2009 will be a year I remember for a long time. The year began with a dear friend of mine’s father passing away-- unexpectedly. He was in his late 50’s. Two months later, my mentor of twenty years passed away-- unexpectedly. He was sixty. And, in June, Michael Jackson passed away-- unexpectedly. He was fifty.

I almost feel silly to say this aloud, but it was Michael Jackson’s death that finally woke me up. He was only four years older than me and I remember watching him grow up on TV while I was growing up in Iowa. I love to dance and Michael Jackson’s music and dance style were an inspiring influence to me throughout my youth and early thirties. But, like many people, I had lost track of Michael Jackson in his later years.

The news of Michael Jackson’s death made me curious about what had become of him during the last decade. To learn more, I watched countless videos and interviews of him on the internet and started to piece together the story of his life. For years, I had assumed that he was a great entertainer who had fallen into the typical traps of fame and materialism.

I was wrong.

Sure, he was an entertainer and yes, he had his eccentricities, but more than anything, Michael Jackson was a humanitarian with a mission to make the world a better place. Entertaining people through song and dance had simply become the vehicle that served his mission.

Michael Jackson was ahead of his time. He wrote and sang songs about our planet and loving others long before it was fashionable. Off the stage, he was generous with his time and money. No one knows exactly how much money Michael Jackson has donated to charitable causes over the years, but one thing is certain: most everyone agrees he’s done more than his fair share. Michael Jackson has touched the lives of millions, perhaps even billions, of people through his words and actions; he accomplished his mission.

As I have examined my own mission during the summer of 2009, one thing has become clear to me: It is just not enough to be a good person walking around on the planet. I can do more. I can be more. And, my job where I work each day can become the vehicle for living out a bigger, more meaningful mission.

This past year has been a turning point for me. I like this picture of Michael Jackson because it was before Man in the Mirror and, possibly even before he realized his own mission. This picture reflects a time when he was still just doing his job as an entertainer and perhaps on the verge of his own turning point to a grander mission.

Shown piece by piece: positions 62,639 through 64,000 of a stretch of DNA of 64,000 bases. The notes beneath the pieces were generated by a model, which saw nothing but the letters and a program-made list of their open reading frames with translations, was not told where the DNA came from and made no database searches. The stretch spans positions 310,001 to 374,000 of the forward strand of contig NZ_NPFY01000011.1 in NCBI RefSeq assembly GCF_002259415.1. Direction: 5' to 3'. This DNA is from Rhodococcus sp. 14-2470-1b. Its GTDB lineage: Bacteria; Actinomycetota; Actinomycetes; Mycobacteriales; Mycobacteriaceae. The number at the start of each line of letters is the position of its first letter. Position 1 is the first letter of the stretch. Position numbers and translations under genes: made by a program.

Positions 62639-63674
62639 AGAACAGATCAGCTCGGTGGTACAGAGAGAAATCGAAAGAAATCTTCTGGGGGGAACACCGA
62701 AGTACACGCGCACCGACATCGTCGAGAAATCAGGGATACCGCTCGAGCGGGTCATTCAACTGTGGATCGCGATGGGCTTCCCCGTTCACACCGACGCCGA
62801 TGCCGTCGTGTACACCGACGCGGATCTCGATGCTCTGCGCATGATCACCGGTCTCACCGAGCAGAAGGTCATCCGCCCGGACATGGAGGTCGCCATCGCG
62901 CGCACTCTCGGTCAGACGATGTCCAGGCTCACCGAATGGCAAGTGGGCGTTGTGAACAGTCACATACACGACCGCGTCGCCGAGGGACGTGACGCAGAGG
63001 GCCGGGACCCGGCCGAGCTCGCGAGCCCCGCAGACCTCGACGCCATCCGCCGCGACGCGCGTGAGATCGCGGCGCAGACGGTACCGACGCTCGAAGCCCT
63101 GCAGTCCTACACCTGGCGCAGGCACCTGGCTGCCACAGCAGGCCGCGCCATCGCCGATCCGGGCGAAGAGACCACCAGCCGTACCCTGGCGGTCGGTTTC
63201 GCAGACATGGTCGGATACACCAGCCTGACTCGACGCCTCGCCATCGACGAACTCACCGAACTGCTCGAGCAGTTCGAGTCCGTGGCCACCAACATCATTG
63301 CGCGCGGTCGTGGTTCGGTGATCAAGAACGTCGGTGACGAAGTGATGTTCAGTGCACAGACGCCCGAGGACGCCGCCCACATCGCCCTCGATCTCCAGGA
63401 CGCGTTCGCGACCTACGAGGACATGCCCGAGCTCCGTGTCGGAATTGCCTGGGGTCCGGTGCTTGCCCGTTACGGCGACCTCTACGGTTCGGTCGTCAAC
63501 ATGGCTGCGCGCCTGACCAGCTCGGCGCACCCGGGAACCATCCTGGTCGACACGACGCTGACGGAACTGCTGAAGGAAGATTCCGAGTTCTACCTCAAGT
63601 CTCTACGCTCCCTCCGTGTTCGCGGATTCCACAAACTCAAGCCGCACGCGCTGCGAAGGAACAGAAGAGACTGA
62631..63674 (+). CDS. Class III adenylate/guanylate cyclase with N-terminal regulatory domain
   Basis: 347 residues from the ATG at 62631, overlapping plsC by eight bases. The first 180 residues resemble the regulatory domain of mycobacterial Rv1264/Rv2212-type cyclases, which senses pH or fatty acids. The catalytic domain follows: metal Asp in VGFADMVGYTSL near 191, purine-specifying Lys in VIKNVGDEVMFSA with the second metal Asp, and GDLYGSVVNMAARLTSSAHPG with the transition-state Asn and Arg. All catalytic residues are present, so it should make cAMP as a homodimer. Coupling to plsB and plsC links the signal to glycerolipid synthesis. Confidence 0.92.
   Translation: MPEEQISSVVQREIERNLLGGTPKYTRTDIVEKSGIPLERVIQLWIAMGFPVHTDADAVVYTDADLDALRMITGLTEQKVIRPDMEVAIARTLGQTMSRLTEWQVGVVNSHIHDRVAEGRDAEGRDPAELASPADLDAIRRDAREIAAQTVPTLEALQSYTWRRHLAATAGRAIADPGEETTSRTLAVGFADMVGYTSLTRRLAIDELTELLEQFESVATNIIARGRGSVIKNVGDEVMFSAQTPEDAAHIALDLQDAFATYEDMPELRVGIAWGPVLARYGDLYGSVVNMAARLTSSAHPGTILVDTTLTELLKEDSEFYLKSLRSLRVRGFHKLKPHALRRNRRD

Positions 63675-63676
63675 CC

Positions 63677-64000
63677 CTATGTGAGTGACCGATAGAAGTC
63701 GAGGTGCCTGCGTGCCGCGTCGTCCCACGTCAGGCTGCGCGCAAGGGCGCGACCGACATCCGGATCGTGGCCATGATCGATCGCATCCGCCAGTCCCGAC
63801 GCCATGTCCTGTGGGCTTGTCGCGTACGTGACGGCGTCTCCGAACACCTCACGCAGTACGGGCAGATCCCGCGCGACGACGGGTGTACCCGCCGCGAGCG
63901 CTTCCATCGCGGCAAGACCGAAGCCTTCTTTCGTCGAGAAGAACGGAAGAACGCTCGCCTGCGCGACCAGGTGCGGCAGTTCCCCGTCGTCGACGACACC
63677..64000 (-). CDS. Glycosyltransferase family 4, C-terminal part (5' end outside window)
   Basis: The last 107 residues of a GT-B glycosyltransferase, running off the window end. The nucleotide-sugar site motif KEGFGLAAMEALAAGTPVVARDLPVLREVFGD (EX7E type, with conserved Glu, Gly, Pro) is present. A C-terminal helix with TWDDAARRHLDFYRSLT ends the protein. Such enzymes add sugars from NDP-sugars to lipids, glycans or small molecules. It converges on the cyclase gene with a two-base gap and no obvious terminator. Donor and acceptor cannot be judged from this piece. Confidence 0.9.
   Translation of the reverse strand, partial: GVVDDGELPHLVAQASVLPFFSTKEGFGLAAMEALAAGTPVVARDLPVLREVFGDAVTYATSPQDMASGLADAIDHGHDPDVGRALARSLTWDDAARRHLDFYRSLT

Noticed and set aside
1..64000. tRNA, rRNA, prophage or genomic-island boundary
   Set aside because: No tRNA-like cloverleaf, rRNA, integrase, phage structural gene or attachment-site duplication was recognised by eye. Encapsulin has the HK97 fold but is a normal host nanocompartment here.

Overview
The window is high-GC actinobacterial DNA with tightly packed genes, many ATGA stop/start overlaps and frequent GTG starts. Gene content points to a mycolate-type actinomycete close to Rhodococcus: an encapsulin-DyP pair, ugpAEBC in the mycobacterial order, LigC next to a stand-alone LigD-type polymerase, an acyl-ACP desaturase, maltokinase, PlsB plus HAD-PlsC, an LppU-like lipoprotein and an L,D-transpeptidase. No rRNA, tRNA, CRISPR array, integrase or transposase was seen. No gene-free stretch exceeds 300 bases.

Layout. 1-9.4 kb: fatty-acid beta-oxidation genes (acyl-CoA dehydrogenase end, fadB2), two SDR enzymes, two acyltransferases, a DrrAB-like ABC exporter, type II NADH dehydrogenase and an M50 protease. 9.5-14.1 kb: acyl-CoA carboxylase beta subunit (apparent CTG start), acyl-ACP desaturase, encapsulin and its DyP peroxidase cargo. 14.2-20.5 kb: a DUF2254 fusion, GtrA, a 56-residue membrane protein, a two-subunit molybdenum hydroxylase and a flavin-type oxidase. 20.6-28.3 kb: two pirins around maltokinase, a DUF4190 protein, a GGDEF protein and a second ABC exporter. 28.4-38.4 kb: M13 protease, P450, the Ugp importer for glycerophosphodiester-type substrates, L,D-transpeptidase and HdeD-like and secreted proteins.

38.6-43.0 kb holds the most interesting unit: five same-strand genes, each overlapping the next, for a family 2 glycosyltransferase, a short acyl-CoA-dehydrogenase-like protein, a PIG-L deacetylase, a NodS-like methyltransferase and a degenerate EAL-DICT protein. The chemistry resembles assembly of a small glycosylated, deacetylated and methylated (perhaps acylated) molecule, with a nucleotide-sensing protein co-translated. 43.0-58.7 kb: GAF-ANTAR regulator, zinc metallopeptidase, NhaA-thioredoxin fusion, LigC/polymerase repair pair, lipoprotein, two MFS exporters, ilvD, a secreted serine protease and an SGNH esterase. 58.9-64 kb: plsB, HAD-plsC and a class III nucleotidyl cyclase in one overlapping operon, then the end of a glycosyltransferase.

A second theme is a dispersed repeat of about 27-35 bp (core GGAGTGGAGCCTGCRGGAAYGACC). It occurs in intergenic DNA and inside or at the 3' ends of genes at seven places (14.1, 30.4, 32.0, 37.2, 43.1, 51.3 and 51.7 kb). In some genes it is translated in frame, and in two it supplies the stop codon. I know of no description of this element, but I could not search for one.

We can each decide to be on the verge of a turning point to a grander mission, too. I know that many people are challenged by the difficulties we’ve been through in the past year. Many people have experienced hardships and continue to face uncertainty. Our planet and the world economy continue to experience uncertainty and disruptive change. While it’s cliché, it’s true: Change is hard. But, if we are collectively focused on a singular mission, the work we do in our jobs day-to-day can become the vehicle by which we each contribute to making our world a better place.

© 2010 Lisa Ann Edwards

Missed Pictures from The Other Day ...

Retracing our path, but this time on the Phantom.  Stopped to take some pictures I missed on that day.

Kathu Tin Mining Museum

The Phuket Tin Mining Museum in Kathu district is now open (more or less). There is still work continuing, it's not 100% open, maybe by the end of 2010, but anyway, I decided to go check it out with my kids on Saturday. It's not the easiest place to find unless you know the back roads. Coming from Kathu you have to take the back road around behind Loch Palm Golf Club that heads through the hills to the British International School. It's often used by taxis and minibuses as a shortcut between Patong and the airport. I guess the museum was built here because they needed lots of land, so had to find a place where land was not too expensive.

• Update - I blogged the Phuket Mining Museum again in January 2011

Kathu Tin Mining Museum Entrance

It's been years in the making. We first went to have a look more than 2 years ago - you can see a photo here on my weather blog. That was October 2007, the main building was ready and it looked like the museum might open in 2008. Since then we have looked in several times to see if anything was happening - we use the road as a handy shortcut from Kathu towards the north of Phuket.